by Robert DeVoe
During 2017, there were some high profile luxury properties that went up for sale in exchange for bitcoin. For example, high-rise apartments in Dubai, an exclusive townhouse in London, and even a medieval castle on the Spanish coast went on sale accepting the digital cash as payment. But what if you are just a small fish in a sea of whales, and you want to buy a humble abode? Is buying with bitcoin an option?
Volatility a Major Concern
A primary concern with using bitcoin on a large purchase like a house is that the valuation or trading price of bitcoin can change on a day to day basis. Large swings of up to 100 percent in a month have become the norm.
It’s for this reason that most people would probably avoid dealing in crypto for something as expensive as a house. For instance, if one were to have used bitcoin to buy a house when bitcoin was near $20,000 each, and then the value of bitcoin drops as it did in December to just over $10,000, the seller of the house could’ve potentially lost 50 percent of the value.
The medieval castle in Spain, Palacio Bardaji, was listed at a sale price of 1,850 bitcoin. At the time that this pricing was announced, that would’ve been around $10-12 million. At today’s valuation, however, that would be almost $30 million, tripling in price.
Buying With Bitcoin
Volatility aside, what is involved in buying a house with bitcoin? The answer, according to CNBC, it’s nothing more than an agreement to accept bitcoin in exchange for the sale of the home.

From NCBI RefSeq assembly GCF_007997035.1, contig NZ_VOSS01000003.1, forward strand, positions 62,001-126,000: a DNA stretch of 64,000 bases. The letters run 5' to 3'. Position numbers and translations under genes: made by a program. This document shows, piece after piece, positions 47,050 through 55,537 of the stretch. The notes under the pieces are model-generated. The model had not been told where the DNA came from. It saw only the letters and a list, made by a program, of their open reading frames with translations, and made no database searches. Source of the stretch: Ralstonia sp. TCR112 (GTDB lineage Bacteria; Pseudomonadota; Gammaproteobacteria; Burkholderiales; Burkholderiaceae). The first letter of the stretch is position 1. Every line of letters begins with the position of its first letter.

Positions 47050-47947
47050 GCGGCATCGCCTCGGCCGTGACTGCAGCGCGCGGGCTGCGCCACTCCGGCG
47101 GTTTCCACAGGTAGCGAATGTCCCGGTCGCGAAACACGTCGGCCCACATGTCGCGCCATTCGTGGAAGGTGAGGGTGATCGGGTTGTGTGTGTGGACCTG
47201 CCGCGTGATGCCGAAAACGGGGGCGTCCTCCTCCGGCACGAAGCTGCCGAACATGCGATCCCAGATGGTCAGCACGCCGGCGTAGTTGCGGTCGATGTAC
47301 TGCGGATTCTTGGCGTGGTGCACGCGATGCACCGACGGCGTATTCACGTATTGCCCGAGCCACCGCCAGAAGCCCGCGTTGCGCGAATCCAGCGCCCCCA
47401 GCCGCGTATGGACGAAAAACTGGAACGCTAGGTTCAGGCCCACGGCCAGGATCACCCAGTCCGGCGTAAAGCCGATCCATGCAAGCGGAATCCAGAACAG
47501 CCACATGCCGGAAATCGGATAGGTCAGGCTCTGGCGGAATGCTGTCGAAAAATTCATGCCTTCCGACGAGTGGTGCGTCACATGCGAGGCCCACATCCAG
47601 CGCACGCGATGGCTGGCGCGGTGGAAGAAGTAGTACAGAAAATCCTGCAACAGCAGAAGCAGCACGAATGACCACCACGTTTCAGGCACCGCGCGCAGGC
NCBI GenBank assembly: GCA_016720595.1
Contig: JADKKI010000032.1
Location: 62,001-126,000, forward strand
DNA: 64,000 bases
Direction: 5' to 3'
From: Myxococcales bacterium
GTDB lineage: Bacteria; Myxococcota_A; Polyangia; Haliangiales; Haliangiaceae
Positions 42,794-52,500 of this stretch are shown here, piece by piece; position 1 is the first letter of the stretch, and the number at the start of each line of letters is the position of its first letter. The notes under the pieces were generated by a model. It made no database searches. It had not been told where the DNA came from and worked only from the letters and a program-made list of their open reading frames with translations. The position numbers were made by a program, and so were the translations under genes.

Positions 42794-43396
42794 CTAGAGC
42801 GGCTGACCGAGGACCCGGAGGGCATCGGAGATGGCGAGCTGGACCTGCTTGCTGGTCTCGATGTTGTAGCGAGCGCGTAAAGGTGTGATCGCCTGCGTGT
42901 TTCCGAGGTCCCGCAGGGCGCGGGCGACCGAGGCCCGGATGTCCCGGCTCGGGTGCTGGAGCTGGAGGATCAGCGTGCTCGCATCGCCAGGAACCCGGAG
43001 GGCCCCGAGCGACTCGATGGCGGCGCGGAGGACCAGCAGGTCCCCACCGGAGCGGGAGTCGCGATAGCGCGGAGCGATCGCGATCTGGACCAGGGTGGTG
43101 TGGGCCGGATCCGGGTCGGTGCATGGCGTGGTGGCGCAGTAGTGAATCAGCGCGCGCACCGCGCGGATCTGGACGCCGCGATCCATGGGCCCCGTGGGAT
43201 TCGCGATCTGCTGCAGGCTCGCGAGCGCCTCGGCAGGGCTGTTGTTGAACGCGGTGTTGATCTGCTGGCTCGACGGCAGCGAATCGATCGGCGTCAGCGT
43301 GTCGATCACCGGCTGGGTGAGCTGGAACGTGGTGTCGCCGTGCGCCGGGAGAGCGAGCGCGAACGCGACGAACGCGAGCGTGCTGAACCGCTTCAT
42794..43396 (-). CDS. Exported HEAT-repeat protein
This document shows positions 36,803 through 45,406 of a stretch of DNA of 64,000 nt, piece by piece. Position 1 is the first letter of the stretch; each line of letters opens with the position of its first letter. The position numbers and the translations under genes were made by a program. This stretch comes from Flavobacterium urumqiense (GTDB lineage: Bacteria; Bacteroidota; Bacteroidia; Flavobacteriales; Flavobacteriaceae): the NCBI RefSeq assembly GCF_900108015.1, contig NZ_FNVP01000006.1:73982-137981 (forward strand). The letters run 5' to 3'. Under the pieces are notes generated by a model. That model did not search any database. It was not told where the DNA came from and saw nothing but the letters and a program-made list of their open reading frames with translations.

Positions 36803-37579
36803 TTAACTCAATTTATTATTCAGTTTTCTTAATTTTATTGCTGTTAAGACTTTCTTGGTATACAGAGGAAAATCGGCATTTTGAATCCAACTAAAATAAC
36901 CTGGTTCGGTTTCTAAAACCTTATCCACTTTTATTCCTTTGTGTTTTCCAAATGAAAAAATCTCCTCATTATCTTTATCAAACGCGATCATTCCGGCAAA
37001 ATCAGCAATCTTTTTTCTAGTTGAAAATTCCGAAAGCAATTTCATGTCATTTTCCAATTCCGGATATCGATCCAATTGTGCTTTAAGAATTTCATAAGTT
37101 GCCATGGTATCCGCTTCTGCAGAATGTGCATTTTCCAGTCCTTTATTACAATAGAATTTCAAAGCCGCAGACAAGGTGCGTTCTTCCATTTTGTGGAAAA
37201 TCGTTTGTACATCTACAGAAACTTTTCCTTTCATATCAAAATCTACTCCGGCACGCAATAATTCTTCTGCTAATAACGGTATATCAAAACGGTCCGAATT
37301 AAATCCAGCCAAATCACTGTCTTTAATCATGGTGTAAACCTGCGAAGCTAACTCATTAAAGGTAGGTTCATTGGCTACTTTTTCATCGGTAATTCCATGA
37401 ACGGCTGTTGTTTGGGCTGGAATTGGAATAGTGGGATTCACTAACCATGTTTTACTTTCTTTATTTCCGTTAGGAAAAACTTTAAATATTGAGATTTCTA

The article cites a case from last year where a single-family home in Austin, Texas was purchased with bitcoin. In that case, though, the seller didn’t want the digital cash, but US dollars. As a result, the buyer and seller made the deal using a company called BitPay.
The exchange service allowed the buyer to send bitcoin and the seller to receive US dollars in return. Services like this could allow for those who are wealthy in cryptocurrencies to purchase big ticket items like real estate or cars without necessarily needing the seller to accept cryptocurrency directly.
Some buyers, however, are interested in receiving bitcoin exclusively. One example is Benjamin Shaoul of Magnum Real Estate Group in New York City. The company converted an old building into new condominiums and is accepting bitcoin payments directly from several buyers. Shaoul also mentioned that he is intent on keeping the bitcoin proceeds in their original form.
Doing the Deal
One unique challenge that these articles do not mention, however, is the issue of transaction immutability.
In simple terms, this means that if something were to go wrong with the transaction, perhaps not from a technical perspective but a contractual one, any bitcoin or another cryptocurrency that is sent cannot be returned unless the seller willingly returns it.
While so far unprecedented, a sufficiently enterprising criminal organization could find an abandoned house, fix it up just enough, then pose as a real estate agent and sell it for bitcoin. After receiving the bitcoin, they could provide a fake homeownership contract, but the buyer is actually getting nothing, as they would not be purchasing the house from the legal owner.
As the transaction was done in bitcoin, even when authorities get involved, there would be no recourse. Again, as far as we know this has never happened yet, but this style of fraud is not unheard of entirely.
The conclusion of the article? Yes, you can buy traditional real estate with non-traditional money. It may not be quite as straightforward as using traditional fiat currency. However, it is not impossible, and over time as adoption continues to increase, it should become even easier. Like with any bitcoin transaction though, buyers should be aware of the risks.